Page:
(Adds stock reaction, details from company's earnings statement)
July 22 (Reuters) - Harley-Davidson Inc reported a higher-than-expected quarterly profit on Tuesday but cut its full-year forecast for motorcycle shipments, citing weaker-than-expected U.S. retail sales and a delay in getting its newest bike into dealer showrooms.
The news sent the company's shares down 1.6 percent to $66 in premarket trading.
Harley-Davidson posted a second-quarter profit of $354.2 million, or $1.62 a share, up from $271.7 million, or $1.21 a share, a year earlier.
Analysts on average expected the Milwaukee-based company to report a profit per share of $1.46, according to Thomson Reuters I/B/E/S.
Consolidated sales, which include revenue from the company's financing business, rose nearly 12 percent to $2 billion.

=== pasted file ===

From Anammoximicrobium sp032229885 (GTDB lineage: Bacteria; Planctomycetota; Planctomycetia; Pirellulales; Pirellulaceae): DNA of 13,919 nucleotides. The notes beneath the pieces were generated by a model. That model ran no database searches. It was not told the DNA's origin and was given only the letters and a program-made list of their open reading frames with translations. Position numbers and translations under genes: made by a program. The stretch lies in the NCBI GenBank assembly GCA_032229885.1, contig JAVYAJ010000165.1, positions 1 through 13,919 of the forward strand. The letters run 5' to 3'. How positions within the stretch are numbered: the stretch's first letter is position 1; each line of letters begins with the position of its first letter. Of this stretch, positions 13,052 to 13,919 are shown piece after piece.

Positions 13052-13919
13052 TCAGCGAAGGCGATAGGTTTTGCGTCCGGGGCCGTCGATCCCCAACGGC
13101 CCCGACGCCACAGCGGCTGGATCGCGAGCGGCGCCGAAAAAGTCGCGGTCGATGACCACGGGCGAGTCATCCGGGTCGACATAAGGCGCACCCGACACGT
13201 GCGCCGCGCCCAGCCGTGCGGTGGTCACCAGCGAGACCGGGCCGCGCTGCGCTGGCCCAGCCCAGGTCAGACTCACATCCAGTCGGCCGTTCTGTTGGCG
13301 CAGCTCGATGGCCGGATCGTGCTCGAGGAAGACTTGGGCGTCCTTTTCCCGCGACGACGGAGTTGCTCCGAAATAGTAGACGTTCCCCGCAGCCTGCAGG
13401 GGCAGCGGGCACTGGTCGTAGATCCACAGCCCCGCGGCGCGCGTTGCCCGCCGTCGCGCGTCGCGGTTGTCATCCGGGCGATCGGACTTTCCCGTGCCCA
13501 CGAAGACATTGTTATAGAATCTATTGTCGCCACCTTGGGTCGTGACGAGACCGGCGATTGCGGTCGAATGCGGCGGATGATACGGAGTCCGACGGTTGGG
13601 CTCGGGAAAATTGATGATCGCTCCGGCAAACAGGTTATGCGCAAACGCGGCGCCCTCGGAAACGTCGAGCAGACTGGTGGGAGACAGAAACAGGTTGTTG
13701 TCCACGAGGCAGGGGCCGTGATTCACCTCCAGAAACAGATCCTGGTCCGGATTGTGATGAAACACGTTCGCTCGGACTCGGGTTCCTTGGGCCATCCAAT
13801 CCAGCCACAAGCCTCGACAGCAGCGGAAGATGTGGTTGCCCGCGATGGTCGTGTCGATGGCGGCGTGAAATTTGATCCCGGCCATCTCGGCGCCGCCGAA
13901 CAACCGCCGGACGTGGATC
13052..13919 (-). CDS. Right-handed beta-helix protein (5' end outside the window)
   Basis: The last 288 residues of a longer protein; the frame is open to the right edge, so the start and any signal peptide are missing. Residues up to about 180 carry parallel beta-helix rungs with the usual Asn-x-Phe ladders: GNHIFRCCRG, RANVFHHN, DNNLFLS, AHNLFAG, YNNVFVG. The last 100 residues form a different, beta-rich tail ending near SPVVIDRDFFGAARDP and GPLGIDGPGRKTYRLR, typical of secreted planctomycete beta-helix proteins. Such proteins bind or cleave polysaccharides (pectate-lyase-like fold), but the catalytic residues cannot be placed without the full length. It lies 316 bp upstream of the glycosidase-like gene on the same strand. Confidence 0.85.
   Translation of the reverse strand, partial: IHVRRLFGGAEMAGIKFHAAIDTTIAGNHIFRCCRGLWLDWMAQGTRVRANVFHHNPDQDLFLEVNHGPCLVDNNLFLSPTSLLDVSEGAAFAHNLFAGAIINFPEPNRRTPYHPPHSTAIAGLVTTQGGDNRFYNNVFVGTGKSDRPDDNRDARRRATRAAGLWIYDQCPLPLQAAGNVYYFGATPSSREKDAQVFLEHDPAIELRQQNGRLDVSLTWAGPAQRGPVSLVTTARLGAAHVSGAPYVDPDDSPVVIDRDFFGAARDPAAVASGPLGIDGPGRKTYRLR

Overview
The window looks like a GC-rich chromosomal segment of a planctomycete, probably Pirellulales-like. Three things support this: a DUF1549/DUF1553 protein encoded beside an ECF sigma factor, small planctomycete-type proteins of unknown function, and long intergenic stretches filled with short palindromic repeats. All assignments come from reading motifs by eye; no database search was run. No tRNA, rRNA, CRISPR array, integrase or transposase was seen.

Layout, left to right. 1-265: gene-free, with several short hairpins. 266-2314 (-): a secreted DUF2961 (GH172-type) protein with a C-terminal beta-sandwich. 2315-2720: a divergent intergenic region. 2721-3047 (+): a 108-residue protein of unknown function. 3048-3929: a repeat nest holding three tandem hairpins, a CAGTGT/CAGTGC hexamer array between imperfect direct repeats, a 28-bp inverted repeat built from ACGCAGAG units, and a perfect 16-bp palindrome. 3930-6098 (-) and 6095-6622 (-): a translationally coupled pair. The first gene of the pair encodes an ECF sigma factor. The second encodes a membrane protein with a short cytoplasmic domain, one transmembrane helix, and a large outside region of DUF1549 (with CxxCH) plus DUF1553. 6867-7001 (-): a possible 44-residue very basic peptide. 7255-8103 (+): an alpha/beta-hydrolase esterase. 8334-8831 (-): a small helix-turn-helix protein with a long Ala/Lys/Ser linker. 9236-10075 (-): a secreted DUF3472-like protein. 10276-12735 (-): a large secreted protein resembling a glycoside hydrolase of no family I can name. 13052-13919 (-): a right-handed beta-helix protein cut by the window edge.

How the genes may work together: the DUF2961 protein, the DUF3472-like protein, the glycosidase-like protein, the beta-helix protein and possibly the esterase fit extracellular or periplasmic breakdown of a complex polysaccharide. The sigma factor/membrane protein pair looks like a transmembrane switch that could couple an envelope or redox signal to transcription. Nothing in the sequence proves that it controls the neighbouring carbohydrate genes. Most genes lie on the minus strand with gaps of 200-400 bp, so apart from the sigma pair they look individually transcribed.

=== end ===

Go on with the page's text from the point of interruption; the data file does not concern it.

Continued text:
But Harley cut its full-year shipment forecast, saying second-quarter sales had suffered from prolonged poor weather across parts of the United States and soft demand for its low-priced Sportster motorcycles.
The company said it now expected to ship between 270,000 and 275,000 bikes to its worldwide network of independent dealers in 2014, down from a previous forecast of 279,000 to 284,000.
The low end of the new range translates into year-over-year worldwide shipment growth of just 3.5 percent.
The company attributed the weakness in Sportster sales to the introduction of the Street platform, its first all-new bike in more than a decade and its first Harley-badged foray into the lightweight market since the 1970s.
But those new bikes, which analysts say were supposed to begin appearing in dealer showrooms in May, did not begin to arrive until late June, Harley-Davidson said. It did not explain why the bike was delayed.
(Reporting by James B. Kelleher in Chicago; Editing by Franklin Paul and Lisa Von Ahn)